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    Hypopituitary

    Hypopituitary Causes

    A loss of function of the pituitary gland or hypothalamus results in low or absent hormones. Tumors can cause damage to the pituitary gland or hypothalamus and can therefore result in a loss of function. Damage to the pituitary gland can also be caused by radiation, surgery, infections such as meningitis, or various other conditions. In some cases, the cause is unknown.

    Hypopituitary Symptoms

    Some people may have no symptoms or a gradual onset of symptoms. In other people, the symptoms may be sudden and dramatic. The symptoms depend on the cause, how fast they come on, and the hormone that is involved.

    • ACTH deficiency: Symptoms include fatigue, low blood pressure, weight loss, weakness, depression, nausea, or vomiting.
    • TSH deficiency: Symptoms include constipation, weight gain, sensitivity to cold, decreased energy, and muscle weakness or aching.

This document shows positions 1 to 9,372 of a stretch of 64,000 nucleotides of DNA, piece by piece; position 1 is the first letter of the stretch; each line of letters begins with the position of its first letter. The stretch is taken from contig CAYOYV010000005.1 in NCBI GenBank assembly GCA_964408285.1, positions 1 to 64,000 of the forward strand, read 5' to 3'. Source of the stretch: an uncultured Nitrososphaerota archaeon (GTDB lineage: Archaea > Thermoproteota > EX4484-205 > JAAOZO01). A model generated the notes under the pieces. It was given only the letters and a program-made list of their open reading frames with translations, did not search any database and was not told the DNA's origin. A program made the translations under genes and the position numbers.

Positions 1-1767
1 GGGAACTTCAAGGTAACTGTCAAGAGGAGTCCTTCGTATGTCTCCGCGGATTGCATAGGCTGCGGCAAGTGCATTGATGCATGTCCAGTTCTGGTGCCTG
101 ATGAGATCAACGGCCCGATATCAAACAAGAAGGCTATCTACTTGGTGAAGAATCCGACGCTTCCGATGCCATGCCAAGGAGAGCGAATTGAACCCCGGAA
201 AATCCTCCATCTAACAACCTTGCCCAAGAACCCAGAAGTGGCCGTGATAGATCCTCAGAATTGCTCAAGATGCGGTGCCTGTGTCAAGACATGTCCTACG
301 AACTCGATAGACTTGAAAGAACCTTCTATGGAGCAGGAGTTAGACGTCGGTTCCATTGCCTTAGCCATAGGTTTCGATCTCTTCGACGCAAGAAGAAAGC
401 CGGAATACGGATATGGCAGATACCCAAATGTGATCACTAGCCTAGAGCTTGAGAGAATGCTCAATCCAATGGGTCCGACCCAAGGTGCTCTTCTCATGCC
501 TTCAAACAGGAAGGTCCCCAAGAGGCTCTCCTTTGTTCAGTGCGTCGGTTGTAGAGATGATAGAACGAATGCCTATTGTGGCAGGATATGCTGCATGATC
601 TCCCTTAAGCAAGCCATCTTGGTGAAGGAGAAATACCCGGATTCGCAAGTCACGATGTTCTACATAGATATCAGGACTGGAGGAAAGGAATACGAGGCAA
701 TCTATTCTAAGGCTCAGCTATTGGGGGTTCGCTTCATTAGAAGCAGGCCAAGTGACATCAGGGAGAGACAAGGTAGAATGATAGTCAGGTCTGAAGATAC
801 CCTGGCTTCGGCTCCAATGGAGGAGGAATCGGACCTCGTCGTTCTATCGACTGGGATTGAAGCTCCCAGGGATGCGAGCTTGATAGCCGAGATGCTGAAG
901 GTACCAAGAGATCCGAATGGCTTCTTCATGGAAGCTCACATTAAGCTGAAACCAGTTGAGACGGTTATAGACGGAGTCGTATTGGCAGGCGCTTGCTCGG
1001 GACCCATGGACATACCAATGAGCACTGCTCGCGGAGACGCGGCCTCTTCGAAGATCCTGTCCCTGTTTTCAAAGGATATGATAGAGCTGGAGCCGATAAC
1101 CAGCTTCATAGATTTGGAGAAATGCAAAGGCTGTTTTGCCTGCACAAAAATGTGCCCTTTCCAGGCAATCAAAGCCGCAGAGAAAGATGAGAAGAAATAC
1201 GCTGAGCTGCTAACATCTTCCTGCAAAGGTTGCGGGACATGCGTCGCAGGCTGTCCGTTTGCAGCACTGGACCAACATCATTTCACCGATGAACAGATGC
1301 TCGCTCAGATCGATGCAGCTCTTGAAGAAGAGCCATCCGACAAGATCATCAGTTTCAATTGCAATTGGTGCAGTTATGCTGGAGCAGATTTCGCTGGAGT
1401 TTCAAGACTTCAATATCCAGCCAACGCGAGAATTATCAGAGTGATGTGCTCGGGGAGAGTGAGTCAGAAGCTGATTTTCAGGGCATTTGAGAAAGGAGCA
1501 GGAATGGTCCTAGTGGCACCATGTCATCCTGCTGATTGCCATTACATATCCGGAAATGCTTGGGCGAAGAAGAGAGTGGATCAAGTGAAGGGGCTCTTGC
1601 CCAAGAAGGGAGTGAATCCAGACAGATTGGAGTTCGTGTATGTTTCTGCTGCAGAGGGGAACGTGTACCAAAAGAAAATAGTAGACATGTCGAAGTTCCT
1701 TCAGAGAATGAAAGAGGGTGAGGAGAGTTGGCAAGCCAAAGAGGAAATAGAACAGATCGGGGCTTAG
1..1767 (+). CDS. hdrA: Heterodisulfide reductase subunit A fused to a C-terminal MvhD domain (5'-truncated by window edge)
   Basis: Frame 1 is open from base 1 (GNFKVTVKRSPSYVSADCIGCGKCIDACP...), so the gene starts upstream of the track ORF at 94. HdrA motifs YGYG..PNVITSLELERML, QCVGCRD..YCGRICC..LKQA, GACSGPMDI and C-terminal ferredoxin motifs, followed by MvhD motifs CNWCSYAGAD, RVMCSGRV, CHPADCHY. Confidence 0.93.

• FSH and LH deficiency: In women, symptoms include irregular or stopped menstrual periods and infertility. In men, symptoms include loss of body and facial hair, weakness, lack of interest in sexual activity, erectile dysfunction, and infertility.
    • GH deficiency: In children, symptoms include short height, fat around the waist and in the face, and poor overall growth. In adults, symptoms include low energy, decreased strength and exercise tolerance, weight gain, decreased muscle mass, and feelings of anxiety or depression.
    • Prolactin deficiency: In women, symptoms include lack of milk production, fatigue, and loss of underarm and pubic hair. No symptoms are seen in men.
    • ADH deficiency: Symptoms include increased thirst and urination.

    When to Seek Medical Care

    Call the doctor or health care practitioner if any of the above symptoms develop.

    Exams and Tests

    The doctor or health care practitioner may perform blood tests to determine which hormone level is low and to rule out other causes. The following tests may be performed:

    • ACTH and Cortrosyn stimulation test
    • TSH and thyroxine test
    • FSH and LH and either estradiol or testosterone (whichever is appropriate for the patient)
    • Prolactin test
    • GH stimulation test

    An MRI or CT scan of the pituitary gland may be obtained to determine if a tumor is present.

    In children, X-rays of the hands may be taken to determine if bones are growing normally.

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